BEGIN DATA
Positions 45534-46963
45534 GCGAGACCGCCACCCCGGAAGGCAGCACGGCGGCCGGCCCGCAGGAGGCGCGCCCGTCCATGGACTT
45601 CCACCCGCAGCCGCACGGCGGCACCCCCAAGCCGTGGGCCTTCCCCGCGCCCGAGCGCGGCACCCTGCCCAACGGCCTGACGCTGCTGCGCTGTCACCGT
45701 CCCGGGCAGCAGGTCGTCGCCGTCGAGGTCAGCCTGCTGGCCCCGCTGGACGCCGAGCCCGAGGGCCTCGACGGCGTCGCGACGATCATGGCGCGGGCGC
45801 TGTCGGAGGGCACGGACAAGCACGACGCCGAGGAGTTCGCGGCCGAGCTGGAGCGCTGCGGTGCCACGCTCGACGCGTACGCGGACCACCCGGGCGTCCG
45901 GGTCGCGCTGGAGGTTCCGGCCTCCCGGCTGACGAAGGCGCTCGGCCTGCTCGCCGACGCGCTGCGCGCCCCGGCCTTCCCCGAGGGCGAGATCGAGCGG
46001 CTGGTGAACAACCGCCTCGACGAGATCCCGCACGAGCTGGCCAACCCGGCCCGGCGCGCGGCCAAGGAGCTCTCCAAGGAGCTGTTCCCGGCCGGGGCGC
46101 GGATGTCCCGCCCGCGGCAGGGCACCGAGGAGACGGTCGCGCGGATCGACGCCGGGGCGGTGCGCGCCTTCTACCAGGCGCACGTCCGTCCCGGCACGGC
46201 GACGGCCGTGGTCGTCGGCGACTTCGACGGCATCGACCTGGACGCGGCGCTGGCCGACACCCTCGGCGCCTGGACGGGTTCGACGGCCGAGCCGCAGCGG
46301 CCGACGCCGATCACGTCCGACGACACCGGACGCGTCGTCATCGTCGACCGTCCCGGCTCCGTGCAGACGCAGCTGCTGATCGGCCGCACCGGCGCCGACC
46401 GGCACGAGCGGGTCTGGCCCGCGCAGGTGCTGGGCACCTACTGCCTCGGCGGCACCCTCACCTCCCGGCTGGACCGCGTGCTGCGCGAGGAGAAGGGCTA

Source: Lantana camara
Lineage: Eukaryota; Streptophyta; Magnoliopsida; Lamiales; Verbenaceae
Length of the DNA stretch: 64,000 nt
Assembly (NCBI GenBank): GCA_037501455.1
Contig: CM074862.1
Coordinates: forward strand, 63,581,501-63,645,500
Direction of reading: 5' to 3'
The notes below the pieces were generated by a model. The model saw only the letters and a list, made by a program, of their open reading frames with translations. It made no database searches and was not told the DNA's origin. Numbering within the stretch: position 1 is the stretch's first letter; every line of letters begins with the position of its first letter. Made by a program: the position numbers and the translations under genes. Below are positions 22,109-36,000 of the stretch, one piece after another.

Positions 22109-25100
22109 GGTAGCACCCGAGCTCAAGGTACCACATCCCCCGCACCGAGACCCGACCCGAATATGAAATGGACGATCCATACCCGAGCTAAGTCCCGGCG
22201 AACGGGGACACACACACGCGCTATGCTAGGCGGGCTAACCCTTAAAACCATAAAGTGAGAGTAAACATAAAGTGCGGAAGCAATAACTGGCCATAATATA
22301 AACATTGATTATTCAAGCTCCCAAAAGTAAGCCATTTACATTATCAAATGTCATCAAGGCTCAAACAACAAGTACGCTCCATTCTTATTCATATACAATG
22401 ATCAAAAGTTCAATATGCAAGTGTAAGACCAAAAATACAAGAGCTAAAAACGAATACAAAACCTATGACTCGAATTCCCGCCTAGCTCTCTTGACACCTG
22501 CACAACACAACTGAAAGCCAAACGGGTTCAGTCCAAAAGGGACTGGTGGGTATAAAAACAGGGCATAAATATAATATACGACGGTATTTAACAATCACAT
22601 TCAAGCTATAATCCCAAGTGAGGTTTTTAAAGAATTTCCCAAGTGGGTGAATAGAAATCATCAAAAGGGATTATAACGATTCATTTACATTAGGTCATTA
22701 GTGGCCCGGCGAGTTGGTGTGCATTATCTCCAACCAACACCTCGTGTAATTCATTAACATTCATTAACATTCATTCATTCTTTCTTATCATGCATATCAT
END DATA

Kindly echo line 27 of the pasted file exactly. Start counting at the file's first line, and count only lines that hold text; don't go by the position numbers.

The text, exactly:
22701 GTGGCCCGGCGAGTTGGTGTGCATTATCTCCAACCAACACCTCGTGTAATTCATTAACATTCATTAACATTCATTCATTCTTTCTTATCATGCATATCAT